P-hacking or Data Dredging is manipulating data to get the desired result. You can do this by changing the way you analyze your data until you get the desired outcome. This is not a good way to conduct research because it means that you’re not actually looking at your data objectively, and you’re more likely to find false positives (results that seem significant but are not).

#### Significance Chasing

Significance chasing is the practice of using statistics to confirm a hypothesis rather than using it to explore unproven ideas. This is done by setting a very low threshold for significance and then either finding barely statistically significant results or manipulating data to achieve statistical significance.

Significance chasing is unethical and ineffective because it leads researchers to draw conclusions that are not well-supported by the data.

### If Four Coins Are Tossed Simultaneously, What Is the Possibility of Getting Three Heads and One Tail?

The probability of getting three heads and one tail is ¼ or 25%.

### How Many Possible Permutations Does a License Plate With 5 Digits Have?

There are 100,000 permutations of a license plate with five digits. This can be found by multiplying the number of possible digitals (ten) five times.

### Take a Fair Dice. On Average, How Many Times Must You Roll the Dice Before Rolling a Six?

On average, you’ll need to roll the dice about four times before you land on six.

### How Would You Go About Finding the Mean Height of Women in the World?

To find the mean height of women worldwide, you should gather data from surveys of women across all countries. Then, use appropriate statistical methods to calculate an average for each country. Finally, create a mean for all countries combined using these numbers and mathematical formulas.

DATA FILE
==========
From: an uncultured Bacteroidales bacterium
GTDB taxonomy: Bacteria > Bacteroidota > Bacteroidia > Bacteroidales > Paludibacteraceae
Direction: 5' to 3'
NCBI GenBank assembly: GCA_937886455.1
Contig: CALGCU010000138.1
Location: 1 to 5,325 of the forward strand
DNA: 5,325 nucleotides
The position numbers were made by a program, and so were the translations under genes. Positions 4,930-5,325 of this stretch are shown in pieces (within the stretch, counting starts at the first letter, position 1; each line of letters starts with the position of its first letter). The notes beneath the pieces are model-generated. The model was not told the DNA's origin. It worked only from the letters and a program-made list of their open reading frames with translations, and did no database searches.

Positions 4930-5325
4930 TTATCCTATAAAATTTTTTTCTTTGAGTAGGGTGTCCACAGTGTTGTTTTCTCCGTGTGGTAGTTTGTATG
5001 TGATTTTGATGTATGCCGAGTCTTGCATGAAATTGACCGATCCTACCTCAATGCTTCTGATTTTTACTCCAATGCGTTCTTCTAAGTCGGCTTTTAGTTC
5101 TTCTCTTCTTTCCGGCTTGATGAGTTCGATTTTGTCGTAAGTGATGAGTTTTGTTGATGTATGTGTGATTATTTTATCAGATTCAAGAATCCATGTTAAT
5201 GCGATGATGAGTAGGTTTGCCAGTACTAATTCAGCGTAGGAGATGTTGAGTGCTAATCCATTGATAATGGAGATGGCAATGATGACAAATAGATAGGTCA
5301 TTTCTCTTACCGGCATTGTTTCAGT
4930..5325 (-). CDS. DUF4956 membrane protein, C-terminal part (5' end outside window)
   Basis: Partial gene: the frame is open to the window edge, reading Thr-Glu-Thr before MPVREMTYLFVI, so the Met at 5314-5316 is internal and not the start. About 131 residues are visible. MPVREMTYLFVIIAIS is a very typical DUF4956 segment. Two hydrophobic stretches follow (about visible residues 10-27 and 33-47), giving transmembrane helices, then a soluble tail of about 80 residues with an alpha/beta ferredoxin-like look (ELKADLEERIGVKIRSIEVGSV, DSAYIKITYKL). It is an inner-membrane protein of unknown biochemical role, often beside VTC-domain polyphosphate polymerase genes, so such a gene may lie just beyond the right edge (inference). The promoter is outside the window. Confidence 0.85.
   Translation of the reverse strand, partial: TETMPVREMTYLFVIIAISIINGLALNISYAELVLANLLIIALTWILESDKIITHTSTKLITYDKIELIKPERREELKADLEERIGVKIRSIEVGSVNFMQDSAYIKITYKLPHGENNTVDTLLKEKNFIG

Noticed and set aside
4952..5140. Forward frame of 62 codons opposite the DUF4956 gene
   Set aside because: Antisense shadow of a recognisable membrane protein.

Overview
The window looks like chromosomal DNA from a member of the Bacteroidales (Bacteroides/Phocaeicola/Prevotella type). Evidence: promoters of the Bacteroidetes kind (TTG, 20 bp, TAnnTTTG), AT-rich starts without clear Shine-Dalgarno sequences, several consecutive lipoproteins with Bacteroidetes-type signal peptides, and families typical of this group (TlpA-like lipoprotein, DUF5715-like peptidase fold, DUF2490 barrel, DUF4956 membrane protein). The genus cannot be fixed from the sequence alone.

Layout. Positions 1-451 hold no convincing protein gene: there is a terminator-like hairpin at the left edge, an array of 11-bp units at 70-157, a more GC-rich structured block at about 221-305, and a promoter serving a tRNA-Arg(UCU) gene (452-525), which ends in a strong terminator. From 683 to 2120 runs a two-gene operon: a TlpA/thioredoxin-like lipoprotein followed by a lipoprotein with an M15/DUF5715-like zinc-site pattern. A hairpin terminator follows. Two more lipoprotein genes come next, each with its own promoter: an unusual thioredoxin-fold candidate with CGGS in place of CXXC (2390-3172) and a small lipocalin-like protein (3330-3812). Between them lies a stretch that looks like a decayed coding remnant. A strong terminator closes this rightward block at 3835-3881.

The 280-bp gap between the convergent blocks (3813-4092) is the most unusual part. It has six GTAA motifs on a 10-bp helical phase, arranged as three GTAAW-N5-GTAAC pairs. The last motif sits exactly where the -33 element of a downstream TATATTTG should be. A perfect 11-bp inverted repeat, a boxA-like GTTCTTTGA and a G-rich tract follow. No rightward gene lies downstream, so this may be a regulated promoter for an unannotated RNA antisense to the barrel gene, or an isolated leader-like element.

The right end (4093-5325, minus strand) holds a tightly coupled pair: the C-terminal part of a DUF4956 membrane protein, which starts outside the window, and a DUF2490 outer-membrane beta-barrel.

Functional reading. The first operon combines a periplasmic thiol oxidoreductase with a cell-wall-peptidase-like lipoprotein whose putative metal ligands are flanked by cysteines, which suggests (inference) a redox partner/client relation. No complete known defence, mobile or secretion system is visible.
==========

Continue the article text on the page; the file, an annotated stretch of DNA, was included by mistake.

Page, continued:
### Two Fair Dice Are Rolled Together. What Is the Probability of Getting a Total Of:

**3**

The probability of getting a total of 3 when two fair dice are rolled together is 1/18. This is because there are 36 possible outcomes when two dice are rolled, and only two of them result in a three.

**10**

The probability of getting a total of 10 when two fair dice are rolled together is 1/9. This is because there are 36 possible outcomes for the roll, and four of them result in a 10.

### You Have To Draw Three Cards Successively From a Full Deck of Cards. What Is the Probability That You Draw a Face Card, a Seven, and a Two in That Order?

The probability that you draw a face card, a seven, and a two in that order is 1/676. You can find this by multiplying the chances of pulling each card respectively.

There are twelve face cards in a deck, so the chance of pulling a face card is 1/4.

There are only four seven cards in a deck, so the chance of pulling a seven is 1/13.

There are only four two cards in a deck, so the chance of pulling a two is also 1/13.

### How Would You Go About Choosing a Sample Size?

There are a few ways to choose the sample size, but the most common method is to use the margin of error (ME) formula. The margin of error is the amount of error expected in your result. You can use this formula to determine the desired sample size.